Peaking Interests in Pot Stocks
As reported on earlier, both here and just about anywhere else, the Election Day wins for marijuana legalization claimed new territories with initiatives in Alaska, Oregon, and Washington, D.C. that apparently are creating a spiked interest from potential financial investors who are wondering how much money to devote in the cannabis industry in order to capitalize on the growing change. But some wonder will the payout be worth the risk?
Stocks for Pot
Over an estimated 200 high net worth investors congregated on Tuesday, November 11th in Las Vegas in order to submit pitches to a forum by the ArcView Investor Network. The ArcView Investor Network brings a forum for legal cannabis-related businesses to meet with investors seeking to profit from this growing sector that many believe will be a huge piece of rejuvenating the economy. But despite all the excitement, is now truly the right time to put funds into marijuana businesses?
Some say yes, others say no, but according to a cross-section of media and investment observers, the answer is… well, a little bit of both. Forbes contributor Mark Fidelman recently helped conduct a survey of investors to BioTech to measure the average collective interest in pumping money into the cannabis industry to turn a profit, and found that nearly 75% of the respondents believe that it’s a financially sound idea.
Fidelman himself is quick to acknowledge what could be the single biggest obstacle facing potential investors, that so far marijuana is only legal for sale by in-state companies, and remains a Schedule I substance, making it a little bit more risky business. However, Fidelman and the investors he surveyed believe that it is only a matter of time before marijuana is made legal at the federal level, eliminating the potential to waste money on a company that will be put out of business before it can clear even.
Market Expert Opinions
Anyone who is willing to get involved at this stage of the game with the cannabis industry is probably trying to step into an older pair of shoes and follow in the footsteps of Joseph Kennedy of the old days when alcohol was the topic of economic speculation. CEO of Mentor Capital, Inc. Chet Billingsley explained,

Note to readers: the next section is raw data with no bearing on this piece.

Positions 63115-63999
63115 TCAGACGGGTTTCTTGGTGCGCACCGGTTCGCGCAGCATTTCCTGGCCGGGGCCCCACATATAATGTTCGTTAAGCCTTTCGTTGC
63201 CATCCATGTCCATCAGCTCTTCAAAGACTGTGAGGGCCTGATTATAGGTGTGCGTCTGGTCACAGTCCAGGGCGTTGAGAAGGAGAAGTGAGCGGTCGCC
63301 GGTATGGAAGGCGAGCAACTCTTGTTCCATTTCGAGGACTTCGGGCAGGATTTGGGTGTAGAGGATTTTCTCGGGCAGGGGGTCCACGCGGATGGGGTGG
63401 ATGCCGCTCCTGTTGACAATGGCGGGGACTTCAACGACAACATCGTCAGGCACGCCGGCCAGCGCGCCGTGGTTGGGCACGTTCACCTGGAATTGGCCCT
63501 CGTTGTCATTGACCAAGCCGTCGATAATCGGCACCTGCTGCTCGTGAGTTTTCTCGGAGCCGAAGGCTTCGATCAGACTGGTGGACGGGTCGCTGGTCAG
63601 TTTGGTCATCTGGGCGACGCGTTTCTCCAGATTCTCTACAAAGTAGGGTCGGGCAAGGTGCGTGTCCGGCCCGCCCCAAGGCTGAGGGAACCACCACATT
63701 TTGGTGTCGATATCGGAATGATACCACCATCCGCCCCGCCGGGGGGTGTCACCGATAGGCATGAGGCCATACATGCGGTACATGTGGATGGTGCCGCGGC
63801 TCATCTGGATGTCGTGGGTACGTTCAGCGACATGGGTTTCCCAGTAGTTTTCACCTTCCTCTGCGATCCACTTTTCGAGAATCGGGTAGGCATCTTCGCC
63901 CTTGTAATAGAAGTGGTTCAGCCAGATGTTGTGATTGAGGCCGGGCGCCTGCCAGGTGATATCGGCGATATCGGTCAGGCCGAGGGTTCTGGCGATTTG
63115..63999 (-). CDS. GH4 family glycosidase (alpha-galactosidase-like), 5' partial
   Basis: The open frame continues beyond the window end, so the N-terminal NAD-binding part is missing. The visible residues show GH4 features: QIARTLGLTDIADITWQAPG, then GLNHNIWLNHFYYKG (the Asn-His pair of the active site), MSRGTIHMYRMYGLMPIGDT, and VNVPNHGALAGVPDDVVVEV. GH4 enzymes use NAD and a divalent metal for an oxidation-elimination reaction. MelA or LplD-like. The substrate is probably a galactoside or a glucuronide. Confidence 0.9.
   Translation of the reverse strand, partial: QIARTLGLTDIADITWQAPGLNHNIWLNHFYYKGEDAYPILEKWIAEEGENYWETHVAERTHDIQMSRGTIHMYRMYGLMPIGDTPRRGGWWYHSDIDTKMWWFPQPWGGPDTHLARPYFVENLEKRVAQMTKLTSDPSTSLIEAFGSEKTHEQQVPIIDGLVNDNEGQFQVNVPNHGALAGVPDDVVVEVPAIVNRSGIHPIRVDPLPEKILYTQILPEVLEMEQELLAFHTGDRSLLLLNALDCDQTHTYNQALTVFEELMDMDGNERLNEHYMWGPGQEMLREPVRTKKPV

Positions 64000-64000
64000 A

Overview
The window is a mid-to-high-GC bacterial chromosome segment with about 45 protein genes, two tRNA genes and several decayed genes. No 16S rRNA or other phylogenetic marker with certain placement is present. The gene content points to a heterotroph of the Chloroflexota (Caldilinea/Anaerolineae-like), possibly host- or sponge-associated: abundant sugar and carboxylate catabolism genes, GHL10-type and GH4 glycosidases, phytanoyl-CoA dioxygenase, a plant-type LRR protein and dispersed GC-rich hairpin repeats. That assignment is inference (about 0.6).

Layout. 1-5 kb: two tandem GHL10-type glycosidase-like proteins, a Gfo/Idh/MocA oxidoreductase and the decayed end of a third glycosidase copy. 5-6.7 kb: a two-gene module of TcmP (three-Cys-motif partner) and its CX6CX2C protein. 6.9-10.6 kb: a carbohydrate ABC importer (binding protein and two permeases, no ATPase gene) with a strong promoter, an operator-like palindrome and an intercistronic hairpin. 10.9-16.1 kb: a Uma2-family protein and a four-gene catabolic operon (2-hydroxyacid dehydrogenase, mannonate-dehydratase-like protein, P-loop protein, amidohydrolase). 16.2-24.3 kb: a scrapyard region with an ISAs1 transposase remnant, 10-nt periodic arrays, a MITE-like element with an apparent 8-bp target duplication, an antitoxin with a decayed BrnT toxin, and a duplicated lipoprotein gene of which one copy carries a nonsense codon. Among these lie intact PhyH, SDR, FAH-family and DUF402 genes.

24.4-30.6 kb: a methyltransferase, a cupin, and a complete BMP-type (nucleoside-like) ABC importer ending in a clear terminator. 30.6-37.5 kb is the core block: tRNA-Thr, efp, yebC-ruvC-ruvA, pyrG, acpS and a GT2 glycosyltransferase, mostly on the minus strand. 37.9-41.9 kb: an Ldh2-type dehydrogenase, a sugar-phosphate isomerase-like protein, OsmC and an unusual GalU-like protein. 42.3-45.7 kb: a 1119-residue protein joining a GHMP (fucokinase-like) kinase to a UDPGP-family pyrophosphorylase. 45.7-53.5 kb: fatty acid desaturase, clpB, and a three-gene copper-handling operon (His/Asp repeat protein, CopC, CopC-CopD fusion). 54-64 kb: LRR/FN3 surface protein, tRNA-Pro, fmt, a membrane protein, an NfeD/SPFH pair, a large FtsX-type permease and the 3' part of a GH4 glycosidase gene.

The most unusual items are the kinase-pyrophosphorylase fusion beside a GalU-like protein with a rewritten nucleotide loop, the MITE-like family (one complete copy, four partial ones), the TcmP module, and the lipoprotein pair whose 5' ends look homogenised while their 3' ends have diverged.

“He amassed a stock position before the lifting of prohibition and made a fortune from the re-legalization of alcohol. Many public companies are copying this model. They are positioning to have market share and established market presences when marijuana prohibition lifts.”
Matt Egan at CNN’s Money desk takes a little bit of a different perspective on the pot market and how he believes investments may be jumping the gun. Publicly-traded marijuana companies are fueled by penny stocks, which are less regulated and more speculative than large cap stocks maintained by major companies. Egan referred to the example of Medbox, which makes automated dispensing systems for both medication and marijuana. That innovation has seen its share of dramatic changes in market worth.
Quite a few over-zealous investors interested in Medbox sent stocks up from $8 in December 2013 to $93.50 less than a month later. Then before you knew it, within two days to be exact, the stock plunged back to $33, and currently remains around $11, not much further from where it began a year ago. Medbox is still one of the biggest marijuana stocks to look at, with a market value of around $350 million, but still it remains a serious risk because the industry itself is still so limited.
Egan quotes Nicholas Colas, chief market strategist at ConvergeEx in an attempt to inspire all the potential investors who are putting all their money on the legalization of marijuana to bring them great riches:
“If you begin to get a feeling that marijuana will become legal in our lives at a federal level, you should probably look at tobacco companies, because they already have the manufacturing and distribution facilities.”
In reality this is probably one of the smartest move that can be made, especially for bigger investors. With the tobacco industry having all the resources to really start making some changes in the way marijuana is grown, harvested, packaged and distributed there is a serious likelihood that if legalized on a national level, they will be creating more jobs for a whole new take on their own industry. Either way planning to put your money where the marijuana is might need a little more strategy than previously expected, but with this kind of change in pot politics, there is sure to be a profit to be made.
Marijuana continues to become more of a topic of discussion as legislation and regulations shift toward legalization. Some are concerned with what impact this will have on those already struggling with drugs or alcohol. How it will effect those who have yet to use drugs or alcohol, and will it create more addicts? Time will tell, but for those already struggling there is help. If you or someone you love is struggling with substance abuse or addiction, please call toll-free 1-800-951-6135